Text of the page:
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11/12/2005 7:06 PM ET
Kemp powers Phoenix to AFL title
Dodgers prospect goes 4-for-4 with two solo homers
Matt Kemp's perfect afternoon helped the Desert Dogs capture the AFL championship.  (Melissa Wintemute)

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PHOENIX -- When two teams in a championship game sport .303 and .309 team batting averages, respectively, the last thing to expect would be a pitchers' battle.

But that's exactly what 2,011 Arizona Fall League fans got at Phoenix Municipal Stadium on Saturday, at least for the first 5 1/2 innings. Red-hot Dodgers outfield prospect Matt Kemp finally broke the ice in the bottom of the sixth with a home run to left. That opened the floodgates and allowed the Phoenix Desert Dogs to run away with a 9-3 victory over the Surprise Scorpions in the AFL Championship Game.

For much of the day, Kemp was the Desert Dogs' offense. The right fielder led off and went 4-for-4 with two homers, including the only two hits Phoenix had through five innings.

There were two outs in the top of the sixth when Kemp took an offering from Surprise starter Brian Bass and went deep down the line to left for the first run of the game.

"I was just looking for a ball to hit," Kemp said. "They were calling a lot of balls down low, so I went down and got one."

Kemp already had extended his hitting streak to 16 games in the first inning, but it was his homer that caused an explosion in the Desert Dogs' dugout in what was a surprisingly taut pitchers' duel. Kemp was arguably the hottest hitter in the league coming into this game, and he cemented that tag when he finished off the rout with a moon shot to straightaway center field during a five-run eighth inning.

"I'm just seeing the ball well," said Kemp, who brought his AFL average up to .408. "I'm just picking good pitches and swinging and connecting."

He wasn't the only Dodgers farmhand to connect. Third baseman Andy LaRoche had hit the ball well all fall, carrying a .352 average into the final. But he hadn't gone deep at all, somewhat shocking for a prospect who made the pitching-friendly Florida State League look like Coors Field for much of the 2005 season. He picked a perfect time to end the drought. With Stephen Drew on second base, thanks to a miscommunication by the Scorpions in shallow center field, LaRoche made them pay by going opposite field for his first fall homer.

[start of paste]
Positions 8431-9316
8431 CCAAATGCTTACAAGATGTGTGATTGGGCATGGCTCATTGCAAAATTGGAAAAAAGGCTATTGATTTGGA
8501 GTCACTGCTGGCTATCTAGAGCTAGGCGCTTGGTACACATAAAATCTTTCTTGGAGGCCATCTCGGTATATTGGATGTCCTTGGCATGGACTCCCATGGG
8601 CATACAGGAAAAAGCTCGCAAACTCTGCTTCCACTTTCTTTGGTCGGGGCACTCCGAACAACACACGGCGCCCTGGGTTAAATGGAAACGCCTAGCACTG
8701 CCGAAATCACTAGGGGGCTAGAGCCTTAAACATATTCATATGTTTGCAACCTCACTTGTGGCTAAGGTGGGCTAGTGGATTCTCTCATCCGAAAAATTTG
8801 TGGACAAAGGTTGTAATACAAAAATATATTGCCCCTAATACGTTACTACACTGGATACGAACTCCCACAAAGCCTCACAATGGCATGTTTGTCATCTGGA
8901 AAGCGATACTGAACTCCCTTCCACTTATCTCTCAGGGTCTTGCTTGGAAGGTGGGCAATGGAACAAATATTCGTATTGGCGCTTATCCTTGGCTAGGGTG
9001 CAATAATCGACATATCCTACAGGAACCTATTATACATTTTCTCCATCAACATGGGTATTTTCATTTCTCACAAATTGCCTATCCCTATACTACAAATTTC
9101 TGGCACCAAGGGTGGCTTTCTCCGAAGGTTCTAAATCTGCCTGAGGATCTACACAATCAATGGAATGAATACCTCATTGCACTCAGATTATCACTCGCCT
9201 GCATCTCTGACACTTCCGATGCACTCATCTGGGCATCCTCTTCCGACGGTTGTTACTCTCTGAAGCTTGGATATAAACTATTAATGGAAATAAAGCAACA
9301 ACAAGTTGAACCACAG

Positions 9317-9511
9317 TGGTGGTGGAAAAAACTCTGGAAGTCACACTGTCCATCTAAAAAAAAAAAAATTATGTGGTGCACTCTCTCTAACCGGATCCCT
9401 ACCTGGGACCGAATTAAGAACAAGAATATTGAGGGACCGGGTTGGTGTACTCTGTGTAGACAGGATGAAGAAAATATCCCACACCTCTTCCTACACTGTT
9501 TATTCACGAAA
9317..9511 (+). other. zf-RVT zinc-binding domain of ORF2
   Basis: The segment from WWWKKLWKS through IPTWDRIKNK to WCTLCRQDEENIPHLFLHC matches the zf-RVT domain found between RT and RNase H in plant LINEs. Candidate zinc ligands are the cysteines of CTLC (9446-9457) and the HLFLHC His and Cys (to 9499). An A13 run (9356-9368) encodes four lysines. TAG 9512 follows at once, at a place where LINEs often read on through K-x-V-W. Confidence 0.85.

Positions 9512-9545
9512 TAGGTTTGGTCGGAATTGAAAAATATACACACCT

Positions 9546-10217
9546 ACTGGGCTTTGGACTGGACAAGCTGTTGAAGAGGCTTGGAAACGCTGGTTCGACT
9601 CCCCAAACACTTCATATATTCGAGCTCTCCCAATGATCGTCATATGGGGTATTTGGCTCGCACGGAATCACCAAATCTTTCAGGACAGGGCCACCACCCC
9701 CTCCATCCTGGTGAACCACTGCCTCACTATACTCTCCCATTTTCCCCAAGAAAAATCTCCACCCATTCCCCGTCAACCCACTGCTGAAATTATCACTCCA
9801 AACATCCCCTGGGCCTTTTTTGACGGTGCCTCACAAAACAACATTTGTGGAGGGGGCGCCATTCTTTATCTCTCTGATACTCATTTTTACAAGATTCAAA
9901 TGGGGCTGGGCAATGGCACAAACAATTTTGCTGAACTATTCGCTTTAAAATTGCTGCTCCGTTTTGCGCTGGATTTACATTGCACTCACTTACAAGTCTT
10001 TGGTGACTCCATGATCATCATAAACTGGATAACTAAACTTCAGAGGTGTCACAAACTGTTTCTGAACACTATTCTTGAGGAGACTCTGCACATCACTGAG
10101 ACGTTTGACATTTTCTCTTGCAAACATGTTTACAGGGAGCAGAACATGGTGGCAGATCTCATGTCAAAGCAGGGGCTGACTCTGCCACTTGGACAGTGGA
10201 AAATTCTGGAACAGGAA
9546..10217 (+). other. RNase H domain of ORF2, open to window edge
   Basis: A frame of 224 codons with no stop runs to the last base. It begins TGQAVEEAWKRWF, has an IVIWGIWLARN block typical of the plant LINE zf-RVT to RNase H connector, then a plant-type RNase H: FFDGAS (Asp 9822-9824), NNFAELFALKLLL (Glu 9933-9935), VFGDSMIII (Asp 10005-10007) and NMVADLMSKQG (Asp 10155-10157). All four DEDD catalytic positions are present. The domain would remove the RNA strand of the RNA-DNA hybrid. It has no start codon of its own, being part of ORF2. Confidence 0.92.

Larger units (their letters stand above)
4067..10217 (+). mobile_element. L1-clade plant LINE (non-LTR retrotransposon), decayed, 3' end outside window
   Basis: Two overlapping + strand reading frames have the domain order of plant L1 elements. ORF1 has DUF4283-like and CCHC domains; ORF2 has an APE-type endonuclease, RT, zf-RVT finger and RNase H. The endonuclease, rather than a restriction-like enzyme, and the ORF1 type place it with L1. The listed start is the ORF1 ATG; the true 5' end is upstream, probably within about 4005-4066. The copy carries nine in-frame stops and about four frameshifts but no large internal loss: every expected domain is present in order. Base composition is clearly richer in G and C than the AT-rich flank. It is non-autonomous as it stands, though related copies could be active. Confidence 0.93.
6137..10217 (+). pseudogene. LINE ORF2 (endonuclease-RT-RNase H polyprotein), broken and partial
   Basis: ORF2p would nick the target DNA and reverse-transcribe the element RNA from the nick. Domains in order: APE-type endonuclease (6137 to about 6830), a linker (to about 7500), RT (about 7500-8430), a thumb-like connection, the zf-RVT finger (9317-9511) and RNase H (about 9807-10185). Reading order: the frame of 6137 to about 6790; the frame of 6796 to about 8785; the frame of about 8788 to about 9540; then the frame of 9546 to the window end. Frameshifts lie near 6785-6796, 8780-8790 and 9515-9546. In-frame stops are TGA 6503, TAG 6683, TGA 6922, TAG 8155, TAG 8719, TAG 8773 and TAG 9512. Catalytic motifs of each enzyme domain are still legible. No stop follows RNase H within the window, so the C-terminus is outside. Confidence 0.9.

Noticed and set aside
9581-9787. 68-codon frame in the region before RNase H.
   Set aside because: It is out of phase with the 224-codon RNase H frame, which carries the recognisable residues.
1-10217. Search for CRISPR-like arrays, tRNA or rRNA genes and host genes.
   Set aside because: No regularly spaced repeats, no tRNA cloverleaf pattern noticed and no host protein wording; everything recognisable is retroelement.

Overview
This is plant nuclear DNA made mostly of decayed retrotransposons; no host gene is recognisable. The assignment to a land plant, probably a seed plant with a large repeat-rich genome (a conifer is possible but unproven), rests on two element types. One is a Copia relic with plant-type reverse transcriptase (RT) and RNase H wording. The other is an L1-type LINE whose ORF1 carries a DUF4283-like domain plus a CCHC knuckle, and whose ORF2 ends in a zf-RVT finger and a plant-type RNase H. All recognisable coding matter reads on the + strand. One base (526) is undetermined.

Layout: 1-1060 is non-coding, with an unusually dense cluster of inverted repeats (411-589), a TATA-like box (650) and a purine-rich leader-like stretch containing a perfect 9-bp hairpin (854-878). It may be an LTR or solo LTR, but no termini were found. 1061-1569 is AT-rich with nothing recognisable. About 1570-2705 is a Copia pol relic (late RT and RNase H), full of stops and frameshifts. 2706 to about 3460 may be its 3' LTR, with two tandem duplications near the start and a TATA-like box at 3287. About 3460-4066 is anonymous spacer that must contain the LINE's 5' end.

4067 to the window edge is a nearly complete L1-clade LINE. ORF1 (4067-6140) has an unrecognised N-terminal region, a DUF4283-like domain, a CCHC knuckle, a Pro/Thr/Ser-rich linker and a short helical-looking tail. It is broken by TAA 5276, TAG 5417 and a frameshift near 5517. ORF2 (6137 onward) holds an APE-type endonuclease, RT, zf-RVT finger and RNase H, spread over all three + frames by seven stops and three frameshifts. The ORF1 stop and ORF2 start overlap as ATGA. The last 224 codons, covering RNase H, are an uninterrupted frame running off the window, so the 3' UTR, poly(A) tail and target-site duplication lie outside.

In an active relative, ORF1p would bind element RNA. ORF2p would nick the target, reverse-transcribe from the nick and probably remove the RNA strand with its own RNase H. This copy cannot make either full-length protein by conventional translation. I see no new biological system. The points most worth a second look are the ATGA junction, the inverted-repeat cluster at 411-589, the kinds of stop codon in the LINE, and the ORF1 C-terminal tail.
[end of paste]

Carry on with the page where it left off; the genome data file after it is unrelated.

"All the guys were saying I was saving for it today," LaRoche said. "He gave me a good pitch, I went with it and took it to right field. It felt good."

Few felt better than Desert Dogs manager Scott Little. The man who managed Kemp in Vero Beach all year in the Dodgers system felt particularly proud of his right fielder.

"Nothing Matt Kemp does surprises me," Little said. "He's a great kid, he's a competitor. He's just learning to play the game, so his (ceiling) is endless."

Little believes Kemp should've been celebrating his second ring, not his first.

"The saddest thing for me in Vero is that Matt stayed the whole time when he deserved to move up and be part of what was happening in Jacksonville," Little said. "He could've helped them win a ring there. For him to win one here, that's special."

It's possible none of it would've mattered -- Kemp's two homers, LaRoche's first of the fall, Braves catching prospect Jarrod Saltalamacchia's rocket to left-center in that five-run eighth -- if Jamie Shields hadn't continued his run as arguably the best pitcher in the AFL.

"Shields has been awesome," Little said. "He's on the radar now. I had never heard of him (before the AFL). I saw him throw seven times. I'd take him any time. He's a joy to watch."

Shields certainly put on a pitching clinic when it mattered most, going 6 2/3 innings, allowing just one earned run on five hits and striking out five and without issuing a walk.

"He threw very well," Kemp said. "He came out and threw strikes and shut down one of the best teams I've ever seen."

Both Shields and Bass clearly didn't get the memo about the high-octane offenses, tossing up zeros until Kemp broke the ice. Bass ended his day having allowed three runs through six innings.

Shields one-upped him. The Devil Rays starter kept the Scorpions' lineup off-balance all afternoon. Using an off-speed pitch that has been there for him all season, he lowered his cumulative AFL ERA to 1.67, striking out 34 and walking only three.

"Right now, it was time to throw all my stuff at them," Shields said. "My changeup has been my out pitch the whole AFL. I'm not going to change the way I pitch, and it worked out well for me."

The Scorpions didn't go down quietly, scoring twice off closer Casey Daigle in the ninth before the Padres' Corey Smith popped out to allow the Desert Dogs to celebrate for the second consecutive season.

With no rest for the weary, many players from both teams will join USA Baseball for the week. Team USA actually has an exhibition game against Team Canada on Sunday. Some players, however, will finally get to go home and reflect on what's been a very long -- and successful -- season.

"It's my second ring so far," LaRoche said. "I couldn't have ended on a better note. It'll be a good carryover until next season."

This story was not subject to the approval of the National Association of Professional Baseball Leagues or its clubs.